The New York State Superfund Program, established by law in 1979, was one of the first programs in the United States to provide a legal framework through which sites contaminated by releases of hazardous wastes could be remediated. 2 The State Superfund called for the development of a list of contaminated sites and empowered the Commissioners of the Department of Environmental Conservation (DEC) and the Department of Health (DOH) to order owners of the sites to clean them up. Where no responsible party was identifiable, or the site owner was unable or unwilling to do the cleanup, DEC and DOH were given the authority to remediate sites and then recover costs from responsible parties. Stringent liability standards and rigorous cleanup requirements associated with the State Superfund and the later federal Superfund programs were held by some parties to be responsible for the abandonment of old factory sites and other unused sites in urban settings. Under the federal Superfund’s strict, joint and several liability standard, developers who took title to contaminated properties could be held responsible for the cost of remediating hazardous contamination on and emanating from these properties. Developers avoided sites that could have subjected them to these risks. To encourage developers to consider remediating and using the abandoned urban sites that became known as “brownfields,” policies to limit cleanup requirements and provide liability relief were proposed. In addition to the potential threat to public health and environmental quality posed by these sites, associated cleanup costs and potential liability were widely perceived as impediments to the economic revitalization of New York’s cities. Many, if not most, of New York’s urban areas contain concentrations of contaminated sites. For over a decade, through the 1990s and into the early 2000s, representatives of New York State and local government, economic development proponents, developers, representatives of community-based organizations, owners of contaminated sites, environmental groups and others discussed policies to promote the remediation and redevelopment of brownfields. Such initiatives were promoted as a matter of environmental and economic justice for the residents of these communities, as well as useful steps toward revitalizing the State’s economy more generally. This policy debate arose in the context of New York State’s lack of general laws covering remediation of all contaminated properties in the State. Specific statutes govern remediation of sites contaminated by specific activities. For example, current spill sites where contamination is due to releases of petroleum products or regulated hazardous wastes are governed by Article 12 of the State Navigation Law and Title 9 of Article 27 of the State Environmental Conservation Law, respectively. Contaminated sites that have been listed on the State Registry of Inactive Hazardous Waste Disposal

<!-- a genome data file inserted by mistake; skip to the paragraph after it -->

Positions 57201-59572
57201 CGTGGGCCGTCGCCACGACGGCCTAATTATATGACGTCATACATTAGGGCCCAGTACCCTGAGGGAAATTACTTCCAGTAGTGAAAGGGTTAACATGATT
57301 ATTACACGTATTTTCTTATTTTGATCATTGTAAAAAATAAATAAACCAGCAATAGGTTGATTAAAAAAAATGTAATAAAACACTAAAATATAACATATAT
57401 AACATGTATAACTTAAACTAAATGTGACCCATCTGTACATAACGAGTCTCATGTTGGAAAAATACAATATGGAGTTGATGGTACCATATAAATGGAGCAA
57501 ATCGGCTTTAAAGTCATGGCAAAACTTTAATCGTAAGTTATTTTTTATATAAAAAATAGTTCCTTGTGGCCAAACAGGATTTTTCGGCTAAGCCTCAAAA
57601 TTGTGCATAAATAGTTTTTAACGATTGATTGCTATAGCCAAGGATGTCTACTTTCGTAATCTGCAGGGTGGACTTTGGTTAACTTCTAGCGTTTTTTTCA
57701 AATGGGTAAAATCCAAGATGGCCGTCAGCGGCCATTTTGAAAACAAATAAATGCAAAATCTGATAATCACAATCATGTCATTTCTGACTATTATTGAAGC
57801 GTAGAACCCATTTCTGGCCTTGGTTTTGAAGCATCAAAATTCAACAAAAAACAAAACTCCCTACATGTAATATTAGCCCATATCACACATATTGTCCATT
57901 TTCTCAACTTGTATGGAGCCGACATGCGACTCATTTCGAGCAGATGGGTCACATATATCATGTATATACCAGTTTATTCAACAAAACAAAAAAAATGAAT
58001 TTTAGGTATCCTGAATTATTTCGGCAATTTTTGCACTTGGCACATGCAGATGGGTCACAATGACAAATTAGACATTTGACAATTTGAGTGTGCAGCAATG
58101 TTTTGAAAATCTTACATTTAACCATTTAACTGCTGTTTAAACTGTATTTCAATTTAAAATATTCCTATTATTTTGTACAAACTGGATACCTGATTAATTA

Established in Chapter 282 of the Laws of 1979.